The Brink – short story excerpt

The Brink Award-winning Short Story by Scottish Jamaican writer Jeda Pearl
3 min |

In this award-winning short story, frustrated painter Mark is stuck in an office job he hates, sat next to an employee he can’t stand. It pays a pittance and he’s about to become a father.  WARNING! Contains violence.

The Brink was Shortlisted in the Words With Jam 2011 Short Story Competition.

Words With Jam is a UK literary magazine, founded in 2008 by author, typesetter and designer, JD Smith, who is also part of the Triskele Books group.


The Brink by Jeda Pearl

The sculpture is a giant hand, open and ready to catch whatever might fall from above. Mark will aim for that hand if a plane ever flies into his building. A conveyor belt of ash-grey cloud renders the plaza quite deserted and the stone hand grows out of the ground, begging.

Mark shivers. The concrete bench is bone cold. His sandwich wilts in his hand, with the cling-film hanging like a bride’s dirty fishtail at the end of the night. The white bread clags to the roof of his mouth – egg mayo had seemed like a good idea this morning. He swigs down lukewarm orange juice, picturing his broken body cradled within the huge stone palm, rivulets of fresh blood meandering down to the cracks between the paving slabs. This particular piece of public art, which dominates the plaza, was commissioned by Mark’s company. He wonders if the artist sneaked in a small anarchic gesture, like the fabled bulls’ ears on the Duke of Wellington’s house in Edinburgh. But maybe the cradling is the whole point.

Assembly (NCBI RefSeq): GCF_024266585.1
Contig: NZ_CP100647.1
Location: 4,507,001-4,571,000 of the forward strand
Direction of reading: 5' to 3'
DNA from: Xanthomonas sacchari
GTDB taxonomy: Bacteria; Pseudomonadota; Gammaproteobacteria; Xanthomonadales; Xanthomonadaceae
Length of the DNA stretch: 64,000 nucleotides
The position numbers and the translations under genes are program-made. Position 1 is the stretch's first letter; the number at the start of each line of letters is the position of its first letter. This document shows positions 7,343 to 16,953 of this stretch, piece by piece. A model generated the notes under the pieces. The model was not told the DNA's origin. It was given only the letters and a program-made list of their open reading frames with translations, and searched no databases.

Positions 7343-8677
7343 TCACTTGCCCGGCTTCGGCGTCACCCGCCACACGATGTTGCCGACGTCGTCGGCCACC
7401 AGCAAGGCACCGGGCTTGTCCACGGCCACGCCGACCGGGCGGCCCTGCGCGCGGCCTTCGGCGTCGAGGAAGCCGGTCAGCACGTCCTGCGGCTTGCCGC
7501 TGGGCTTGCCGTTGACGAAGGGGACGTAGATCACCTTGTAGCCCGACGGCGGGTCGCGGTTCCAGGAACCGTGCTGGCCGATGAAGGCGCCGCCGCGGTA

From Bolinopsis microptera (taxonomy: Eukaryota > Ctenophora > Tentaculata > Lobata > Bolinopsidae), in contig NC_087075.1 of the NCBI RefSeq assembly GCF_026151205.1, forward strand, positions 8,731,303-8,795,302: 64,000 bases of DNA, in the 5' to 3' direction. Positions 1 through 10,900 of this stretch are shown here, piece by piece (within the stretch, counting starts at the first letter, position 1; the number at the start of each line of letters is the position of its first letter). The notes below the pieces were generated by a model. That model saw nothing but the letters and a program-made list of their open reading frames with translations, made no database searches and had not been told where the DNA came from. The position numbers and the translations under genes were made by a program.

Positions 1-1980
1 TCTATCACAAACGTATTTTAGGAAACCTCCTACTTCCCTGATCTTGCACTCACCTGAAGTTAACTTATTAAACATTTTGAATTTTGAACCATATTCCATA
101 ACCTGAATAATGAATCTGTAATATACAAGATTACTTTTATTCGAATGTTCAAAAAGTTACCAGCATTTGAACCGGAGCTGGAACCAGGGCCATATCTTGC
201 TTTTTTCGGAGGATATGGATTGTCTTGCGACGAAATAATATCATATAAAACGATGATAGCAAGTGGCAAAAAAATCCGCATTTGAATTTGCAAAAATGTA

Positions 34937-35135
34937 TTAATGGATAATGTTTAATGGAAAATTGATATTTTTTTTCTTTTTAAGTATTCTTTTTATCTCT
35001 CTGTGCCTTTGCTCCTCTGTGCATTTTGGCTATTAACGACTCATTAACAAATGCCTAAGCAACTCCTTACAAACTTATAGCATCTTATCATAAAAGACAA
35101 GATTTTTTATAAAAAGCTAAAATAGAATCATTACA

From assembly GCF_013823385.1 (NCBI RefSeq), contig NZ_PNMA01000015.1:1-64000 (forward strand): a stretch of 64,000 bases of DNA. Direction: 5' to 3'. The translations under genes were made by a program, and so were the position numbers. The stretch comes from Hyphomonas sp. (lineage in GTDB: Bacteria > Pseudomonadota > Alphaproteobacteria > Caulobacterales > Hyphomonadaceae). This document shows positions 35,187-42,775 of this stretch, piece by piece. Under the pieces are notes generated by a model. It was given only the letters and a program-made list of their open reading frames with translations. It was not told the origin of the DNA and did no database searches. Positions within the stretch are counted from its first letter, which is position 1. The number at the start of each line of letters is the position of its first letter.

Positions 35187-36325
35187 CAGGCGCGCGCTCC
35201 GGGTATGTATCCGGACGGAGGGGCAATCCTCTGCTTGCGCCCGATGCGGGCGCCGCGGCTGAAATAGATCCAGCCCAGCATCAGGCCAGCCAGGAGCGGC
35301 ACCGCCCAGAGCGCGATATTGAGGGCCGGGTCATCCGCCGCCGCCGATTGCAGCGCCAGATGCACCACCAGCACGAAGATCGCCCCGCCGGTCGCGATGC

It’s time to head back. Hushed tones seep out from the cafes and deli queues on Mark’s periphery. He steps into the revolving door for a moment’s silence, then out onto the concourse. The glass corridors above seem endless. His shoes squeak on the floor, joining the echoes of stiletto heels and the buffered whoosh of the lift doors.

At his desk, Mark checks his watch and fishes out his sketchbook. Blunt pencils roll around the drawer. He locates his scalpel and begins to sharpen them. Right now, Nina will be dozing at home, curled around her foetus-filled belly. Carrier bags filled with second-hand clothes will be sulking in the hall, waiting for Mark to come home. Scraping by on his call centre salary, he knows their baby will be dressed in charity shop hand-me-downs for years, yet no amount of Nina’s enthusiasm and charming appliqués can detract Mark’s eye from the worn cloth, made soft by rinse cycles in a rich man’s house.

A silent tremor perturbs the building. Courtney arrives. Mark looks up from his pencil shavings, watches her strut across the office, sit down and apply fake tan to her arms. Their desks are rammed up against each other, no partitions. She rummages in her bag, which is big enough to conceal a small child, for a bottle of Tangerine Dream nail varnish. The fetid acetone accompanies every Friday afternoon. Once they’re painted, it’s difficult to tell where her fingers stop and the nails begin. Mark continues slicing off curls of wood towards the sharpening tip of lead, his eyes steady upon her.

‘Hi babes. How’s the wifey? Still lovin’ being knocked up? I’d recommend a c-section, mind. Dinnae want her getting all slack downstairs, like.’

Mark almost chokes on his spit. …



Buy The Brink {with a custom personal dedication} for just 99p!

“Lovely, economical writing and fantastic turns of phrase.” – Willow

“I love the economical observation and the raw but restrained narrative voice. Your writing is wonderfully visual – it has the lilt of poetry and its rare to find such attention to style.” – jane DH

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